One infamous celebrity who failed to avoid prison for tax evasion was Lester Piggott, though his tax fraud of around £3.2m was nowhere near the same scale. Maybe he should have aimed higher? If Labour’s plans do lead to more “blockbuster” cases, the potential returns could be high, but it remains to be seen whether they will have the desired effect of deterring individuals or corporations from trying to find shady methods to avoid paying the tax they should and thus reduce the apparently widening tax gap.

Money is power

Another story that caught my eye recently was the alleged spat between Chancellor Jeremty Hunt and the entrepreneur Sir James Dyson. This story shed light on one of the ‘legal’ routes for companies to pay less tax – simply ask their friends in government to help them.

Dyson you may remember is previously best known for vacuum cleaners, supporting Brexit and losing a libel lawsuit against the Daily Mirror for a column in the paper that suggested he was a hypocrite who “screwed” Britain by moving his company's headquarters to Singapore after backing the UK's breakup with the European Union. 

Research and development (R&D) is an important part of the tax and finance planning for many companies, especially those at the cutting edge of tech developments. There has been a lot of content on AccountingWEB recently about the changes to R&D tax relief and the issues this will have for businesses legitimately engaged in R&D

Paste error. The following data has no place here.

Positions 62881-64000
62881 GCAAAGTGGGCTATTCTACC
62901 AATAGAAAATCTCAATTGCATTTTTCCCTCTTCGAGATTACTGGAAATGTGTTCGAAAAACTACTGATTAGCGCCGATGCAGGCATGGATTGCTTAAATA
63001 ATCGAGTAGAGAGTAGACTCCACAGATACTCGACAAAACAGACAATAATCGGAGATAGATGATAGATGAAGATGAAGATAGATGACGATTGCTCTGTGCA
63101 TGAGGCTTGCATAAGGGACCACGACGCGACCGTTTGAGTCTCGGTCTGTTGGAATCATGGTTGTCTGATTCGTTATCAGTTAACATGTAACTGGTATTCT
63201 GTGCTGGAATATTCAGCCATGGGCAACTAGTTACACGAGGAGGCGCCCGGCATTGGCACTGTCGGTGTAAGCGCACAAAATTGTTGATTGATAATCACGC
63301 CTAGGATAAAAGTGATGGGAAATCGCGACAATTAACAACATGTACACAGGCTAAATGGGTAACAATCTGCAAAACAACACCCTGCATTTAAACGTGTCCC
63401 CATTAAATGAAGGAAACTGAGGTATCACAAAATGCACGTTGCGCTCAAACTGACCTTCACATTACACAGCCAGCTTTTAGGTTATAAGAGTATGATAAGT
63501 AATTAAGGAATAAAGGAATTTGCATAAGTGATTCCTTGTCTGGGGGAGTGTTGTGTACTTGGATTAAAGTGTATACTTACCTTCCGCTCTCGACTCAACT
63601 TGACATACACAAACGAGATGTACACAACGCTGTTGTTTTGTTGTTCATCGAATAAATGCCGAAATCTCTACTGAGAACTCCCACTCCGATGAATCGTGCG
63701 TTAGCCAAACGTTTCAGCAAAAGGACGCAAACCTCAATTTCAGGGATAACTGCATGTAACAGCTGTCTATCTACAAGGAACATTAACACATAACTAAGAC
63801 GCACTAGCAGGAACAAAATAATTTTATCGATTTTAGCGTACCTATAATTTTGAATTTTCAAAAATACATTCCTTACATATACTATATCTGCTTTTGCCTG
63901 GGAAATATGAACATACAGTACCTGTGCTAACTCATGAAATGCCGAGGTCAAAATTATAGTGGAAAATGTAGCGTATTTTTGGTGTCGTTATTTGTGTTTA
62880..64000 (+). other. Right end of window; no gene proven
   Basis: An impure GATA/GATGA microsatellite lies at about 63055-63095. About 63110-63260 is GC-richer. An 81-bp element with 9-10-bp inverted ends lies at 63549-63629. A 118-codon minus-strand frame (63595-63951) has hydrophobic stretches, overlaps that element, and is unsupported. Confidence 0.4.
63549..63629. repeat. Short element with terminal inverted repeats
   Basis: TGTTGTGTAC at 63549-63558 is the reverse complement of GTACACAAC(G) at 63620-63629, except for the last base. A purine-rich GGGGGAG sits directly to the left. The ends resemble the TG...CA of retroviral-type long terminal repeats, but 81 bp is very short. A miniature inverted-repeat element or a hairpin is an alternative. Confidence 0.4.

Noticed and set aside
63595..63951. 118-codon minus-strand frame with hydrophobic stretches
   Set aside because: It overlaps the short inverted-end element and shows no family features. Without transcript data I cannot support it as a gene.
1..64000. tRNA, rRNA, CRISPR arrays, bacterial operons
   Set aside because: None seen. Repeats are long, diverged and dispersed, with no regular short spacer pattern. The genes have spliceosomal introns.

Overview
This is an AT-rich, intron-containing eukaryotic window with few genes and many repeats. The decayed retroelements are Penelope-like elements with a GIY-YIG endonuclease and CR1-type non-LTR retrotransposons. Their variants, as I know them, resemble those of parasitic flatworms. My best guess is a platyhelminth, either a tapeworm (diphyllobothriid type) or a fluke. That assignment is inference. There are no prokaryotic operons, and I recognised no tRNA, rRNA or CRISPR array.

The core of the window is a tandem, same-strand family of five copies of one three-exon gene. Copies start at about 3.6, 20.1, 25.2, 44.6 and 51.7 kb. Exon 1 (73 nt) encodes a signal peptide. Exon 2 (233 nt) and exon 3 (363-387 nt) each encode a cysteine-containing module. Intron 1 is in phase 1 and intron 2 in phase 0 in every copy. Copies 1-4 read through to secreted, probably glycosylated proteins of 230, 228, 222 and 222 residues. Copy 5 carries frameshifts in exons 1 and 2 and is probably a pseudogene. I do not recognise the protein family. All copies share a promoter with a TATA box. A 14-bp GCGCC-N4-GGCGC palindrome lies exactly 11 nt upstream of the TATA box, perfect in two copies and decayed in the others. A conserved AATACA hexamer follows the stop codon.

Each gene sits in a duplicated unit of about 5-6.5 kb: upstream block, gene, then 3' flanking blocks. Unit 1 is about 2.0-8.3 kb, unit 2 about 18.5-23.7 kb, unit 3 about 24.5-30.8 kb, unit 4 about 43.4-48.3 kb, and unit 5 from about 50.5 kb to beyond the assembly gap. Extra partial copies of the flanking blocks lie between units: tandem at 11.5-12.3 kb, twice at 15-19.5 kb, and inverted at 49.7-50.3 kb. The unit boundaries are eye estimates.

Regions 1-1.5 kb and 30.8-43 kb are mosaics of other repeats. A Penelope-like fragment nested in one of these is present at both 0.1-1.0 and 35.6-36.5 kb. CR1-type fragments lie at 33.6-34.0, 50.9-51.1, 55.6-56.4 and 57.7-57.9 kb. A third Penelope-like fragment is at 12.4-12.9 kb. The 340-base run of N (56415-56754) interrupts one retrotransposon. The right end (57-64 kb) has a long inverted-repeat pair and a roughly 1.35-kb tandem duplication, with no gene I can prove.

It’s right that HMRC has been clamping down on spurious claims. There seems to have been a rise in ‘ambulance-chasing’ style R&D claims firms. This has led to many small businesses being left out of pocket when their claim is ultimately rejected and refunds clawed back by HMRC but the R&D claims company has already taken their fee.

Cowboy R&D outfits are not a problem if you’re super rich though. You just go and see the Chancellor like Sir James Dyson did recently. According to the Financial Times the pair met to discuss the tax relief after Dyson had made a series of public remarks about the government’s approach to entrepreneurship.

As the meeting was private we don’t know whether Sir James made the most of the unprecedented opportunity of an individual meeting with the Chancellor to plead his case. 

Even though privileged access like this would be beyond the reach of most individuals or businesses, it seems that the meeting didn’t go too well. I’ll charitably assume that Sir James requested the meeting to lobby for the improvement of the finances of the country rather than just the profits of his firm. Either way, it now appears that a change of career may be on the cards as the conversation apparently turned rather heated with the Chancellor reported to have said, “If you think you could do a better job, why don’t you just stand for election?”.

Well, even if Dyson doesn’t take up the suggestion, Rachel Reeves may well have the opportunity to try and do a better job than Hunt if Labour wins the next election.

The tax gap is too high and it hurts us all 

A lack of resources and expertise at HMRC is one of the frequent frustrations mentioned in Any Answers. So the Labour Party's plans to increase resources at HMRC to try to cut down evasion, close the widening tax gap and bolster the nation's finances might be welcomed by many in the accounting profession. 

Reeves said the tax gap, which was £36bn in 2021-22 – the most recent year for which figures are available – had remained unacceptably high under the Conservative government, claiming it has increased by £5bn this year alone. It’s a problem that has been around for many years and the figures are often questioned so it remains to be seen whether this latest proposal can deliver on the promises.